Opponents, however, would beg to differ.
Those who oppose compulsory voting may firstly deny that lower voter turnout is a problem in itself. They regard that not going to ballot boxes is just as valid a voice as voting for nothing, thus ‘not going to ballot boxes’ would be just a civic duty as voting is.
Opponents would also do away with mathematics, and argue that society is already well-aware that along with the existence of elections, they have to accept the results of the elections, regardless of them voting or not, as citizens who must bow down to the law. If some people are not aware of the existence of elections or the rules that come along with them, it is always the duty of the government to socialize to these people about law.
Regarding democracy, it may be argued that the idea of democracy is not as simplistic as the existence of a society-elected government. Democracy is broad – the recognition of human rights and freedom of speech, also the concept of a justice system that treats society fairly, are also fundamental elements of democracy. Moreover, forcing mature people, of voting age, who are well-aware of their decision to not vote at all, into going to ballot boxes, would only be harming their freedom of choice, an element of democracy. These people should have the freedom to stay at home or do something else rather than doing something that they regard as useless.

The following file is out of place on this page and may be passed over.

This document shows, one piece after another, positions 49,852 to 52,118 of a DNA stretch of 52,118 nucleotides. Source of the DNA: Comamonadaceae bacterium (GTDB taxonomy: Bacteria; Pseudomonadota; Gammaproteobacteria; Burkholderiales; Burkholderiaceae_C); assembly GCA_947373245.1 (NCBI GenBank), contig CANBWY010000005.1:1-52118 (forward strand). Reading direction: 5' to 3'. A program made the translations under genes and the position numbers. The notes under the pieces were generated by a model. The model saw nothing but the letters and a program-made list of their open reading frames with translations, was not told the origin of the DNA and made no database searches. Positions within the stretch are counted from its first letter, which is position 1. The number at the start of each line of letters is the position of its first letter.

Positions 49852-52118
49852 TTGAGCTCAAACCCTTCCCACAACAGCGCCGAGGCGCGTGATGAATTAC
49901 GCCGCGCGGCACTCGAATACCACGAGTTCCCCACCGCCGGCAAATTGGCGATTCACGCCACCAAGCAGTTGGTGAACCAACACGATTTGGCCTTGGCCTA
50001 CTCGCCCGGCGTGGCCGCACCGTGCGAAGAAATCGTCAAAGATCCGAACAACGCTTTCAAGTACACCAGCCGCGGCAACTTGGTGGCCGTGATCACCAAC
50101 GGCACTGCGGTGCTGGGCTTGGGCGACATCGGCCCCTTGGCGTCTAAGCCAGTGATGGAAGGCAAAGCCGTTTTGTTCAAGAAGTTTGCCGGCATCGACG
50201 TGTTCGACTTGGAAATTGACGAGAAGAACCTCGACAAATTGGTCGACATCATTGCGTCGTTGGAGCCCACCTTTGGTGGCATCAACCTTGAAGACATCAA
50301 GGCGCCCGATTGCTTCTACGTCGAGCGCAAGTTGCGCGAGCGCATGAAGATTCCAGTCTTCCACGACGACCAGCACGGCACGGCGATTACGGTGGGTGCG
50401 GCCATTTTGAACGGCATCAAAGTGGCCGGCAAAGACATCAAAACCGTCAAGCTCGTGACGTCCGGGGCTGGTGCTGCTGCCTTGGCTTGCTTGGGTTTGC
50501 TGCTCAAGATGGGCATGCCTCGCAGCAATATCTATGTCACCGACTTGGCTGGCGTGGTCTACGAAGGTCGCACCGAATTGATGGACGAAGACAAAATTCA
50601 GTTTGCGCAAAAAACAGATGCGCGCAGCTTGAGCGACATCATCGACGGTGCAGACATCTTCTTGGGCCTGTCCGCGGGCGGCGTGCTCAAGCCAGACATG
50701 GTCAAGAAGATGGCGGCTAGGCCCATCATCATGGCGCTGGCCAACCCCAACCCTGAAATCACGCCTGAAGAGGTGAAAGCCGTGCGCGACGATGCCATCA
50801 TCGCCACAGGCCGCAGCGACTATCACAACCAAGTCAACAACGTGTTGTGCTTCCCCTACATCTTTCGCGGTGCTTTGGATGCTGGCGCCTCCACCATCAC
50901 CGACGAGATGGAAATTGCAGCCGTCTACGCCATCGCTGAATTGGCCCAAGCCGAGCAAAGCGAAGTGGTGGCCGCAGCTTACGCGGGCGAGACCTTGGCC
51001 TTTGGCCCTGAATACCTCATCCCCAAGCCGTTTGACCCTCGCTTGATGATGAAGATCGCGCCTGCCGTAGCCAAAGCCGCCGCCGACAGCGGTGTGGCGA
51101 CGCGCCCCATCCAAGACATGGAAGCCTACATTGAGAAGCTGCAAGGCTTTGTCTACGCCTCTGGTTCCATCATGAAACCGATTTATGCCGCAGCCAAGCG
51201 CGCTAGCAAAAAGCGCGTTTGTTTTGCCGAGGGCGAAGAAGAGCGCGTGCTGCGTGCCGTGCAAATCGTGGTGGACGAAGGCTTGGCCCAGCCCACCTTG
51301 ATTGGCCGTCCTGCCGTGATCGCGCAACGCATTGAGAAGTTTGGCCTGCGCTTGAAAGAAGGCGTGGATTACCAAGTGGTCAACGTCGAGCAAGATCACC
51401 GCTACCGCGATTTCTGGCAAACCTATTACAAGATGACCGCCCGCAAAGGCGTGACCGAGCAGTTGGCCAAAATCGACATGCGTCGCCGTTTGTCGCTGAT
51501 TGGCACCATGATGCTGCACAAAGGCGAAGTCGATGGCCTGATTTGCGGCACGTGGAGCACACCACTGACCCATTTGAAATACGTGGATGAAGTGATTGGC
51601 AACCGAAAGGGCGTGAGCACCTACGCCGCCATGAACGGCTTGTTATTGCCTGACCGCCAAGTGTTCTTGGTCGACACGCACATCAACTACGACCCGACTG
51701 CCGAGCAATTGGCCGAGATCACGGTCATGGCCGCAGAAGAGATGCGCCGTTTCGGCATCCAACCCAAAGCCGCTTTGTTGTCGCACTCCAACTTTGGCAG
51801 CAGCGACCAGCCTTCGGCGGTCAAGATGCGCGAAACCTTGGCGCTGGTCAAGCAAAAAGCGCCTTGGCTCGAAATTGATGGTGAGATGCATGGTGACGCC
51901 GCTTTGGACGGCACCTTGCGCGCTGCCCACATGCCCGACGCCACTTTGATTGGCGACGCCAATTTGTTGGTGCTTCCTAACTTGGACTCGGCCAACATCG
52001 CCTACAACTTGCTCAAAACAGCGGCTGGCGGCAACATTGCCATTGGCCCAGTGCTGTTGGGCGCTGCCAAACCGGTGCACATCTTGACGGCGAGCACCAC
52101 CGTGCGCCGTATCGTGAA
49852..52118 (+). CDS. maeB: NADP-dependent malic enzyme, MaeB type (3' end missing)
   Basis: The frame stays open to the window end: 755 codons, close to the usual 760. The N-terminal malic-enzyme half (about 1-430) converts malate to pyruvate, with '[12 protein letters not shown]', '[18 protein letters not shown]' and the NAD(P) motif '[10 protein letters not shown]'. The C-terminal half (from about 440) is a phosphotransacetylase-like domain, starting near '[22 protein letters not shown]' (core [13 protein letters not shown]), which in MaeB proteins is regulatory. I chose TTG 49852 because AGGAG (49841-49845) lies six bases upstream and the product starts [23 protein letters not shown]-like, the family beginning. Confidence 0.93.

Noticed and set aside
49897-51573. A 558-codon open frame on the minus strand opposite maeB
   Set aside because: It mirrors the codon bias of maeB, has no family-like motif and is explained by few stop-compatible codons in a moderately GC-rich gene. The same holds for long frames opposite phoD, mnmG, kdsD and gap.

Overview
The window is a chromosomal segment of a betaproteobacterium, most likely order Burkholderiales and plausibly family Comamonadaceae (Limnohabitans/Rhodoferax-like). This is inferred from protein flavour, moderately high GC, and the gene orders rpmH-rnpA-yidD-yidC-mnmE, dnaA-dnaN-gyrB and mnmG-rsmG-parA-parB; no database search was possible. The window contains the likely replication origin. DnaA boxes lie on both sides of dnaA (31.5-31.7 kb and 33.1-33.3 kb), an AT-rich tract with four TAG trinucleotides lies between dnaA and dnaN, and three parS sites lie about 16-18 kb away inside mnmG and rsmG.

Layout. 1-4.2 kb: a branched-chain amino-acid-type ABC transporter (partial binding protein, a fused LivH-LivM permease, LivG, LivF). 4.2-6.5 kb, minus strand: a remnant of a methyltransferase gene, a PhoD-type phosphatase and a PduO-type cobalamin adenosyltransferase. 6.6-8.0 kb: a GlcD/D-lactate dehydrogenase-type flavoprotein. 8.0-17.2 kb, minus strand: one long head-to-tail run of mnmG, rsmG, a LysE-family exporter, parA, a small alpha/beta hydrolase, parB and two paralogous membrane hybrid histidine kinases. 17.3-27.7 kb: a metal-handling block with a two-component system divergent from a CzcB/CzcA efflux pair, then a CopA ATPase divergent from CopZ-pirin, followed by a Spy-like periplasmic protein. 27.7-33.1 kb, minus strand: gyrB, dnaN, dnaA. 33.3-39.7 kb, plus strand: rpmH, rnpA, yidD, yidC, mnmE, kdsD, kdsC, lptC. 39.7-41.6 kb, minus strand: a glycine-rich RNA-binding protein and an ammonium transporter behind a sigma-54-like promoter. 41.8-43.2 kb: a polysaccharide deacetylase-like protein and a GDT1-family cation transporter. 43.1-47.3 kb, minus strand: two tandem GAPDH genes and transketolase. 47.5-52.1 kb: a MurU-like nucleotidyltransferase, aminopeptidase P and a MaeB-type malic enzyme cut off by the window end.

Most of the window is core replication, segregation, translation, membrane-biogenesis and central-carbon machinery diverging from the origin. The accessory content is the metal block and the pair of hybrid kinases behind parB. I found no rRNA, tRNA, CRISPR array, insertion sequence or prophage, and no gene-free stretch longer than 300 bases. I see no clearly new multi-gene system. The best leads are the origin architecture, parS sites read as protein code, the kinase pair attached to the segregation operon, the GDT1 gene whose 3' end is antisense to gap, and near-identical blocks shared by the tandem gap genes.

For those who are lazy and careless, opponents may argue that if you force these people to mark a vote, their votes would be just as careless as they are. Maybe they would vote for nothing, but they may also vote for a candidate without rationally thinking of the consequences of voting for that candidate. They would not care about the candidate’s stances on issues nor their plans for the future. They may base their votes on the coolness of the party’s logo. If that is the case, their votes would only harm the results of the election, because people are supposed to vote only because they care about the fate of their country. Careless voters, of course, would not fit this criterion.
Opponents may also argue that a government that resorts to compulsory voting equals a government that surrenders its civic education framework. If civic education is successful and does lead to a society that does not go to the ballots because of rational reasons, why make voting compulsory? Political parties, those who oppose would argue, would already search for every single vote they can grab, even those in remote areas, so there is no need to make democracy worse by obliging people to vote.
And if you didn’t wake up on Election Day, surely your neighbours have the ‘civic duty’ of waking you up.
But then again, there are always two sides to a coin, and two stances to an issue. Heads or tails, to propose or to oppose, you decide.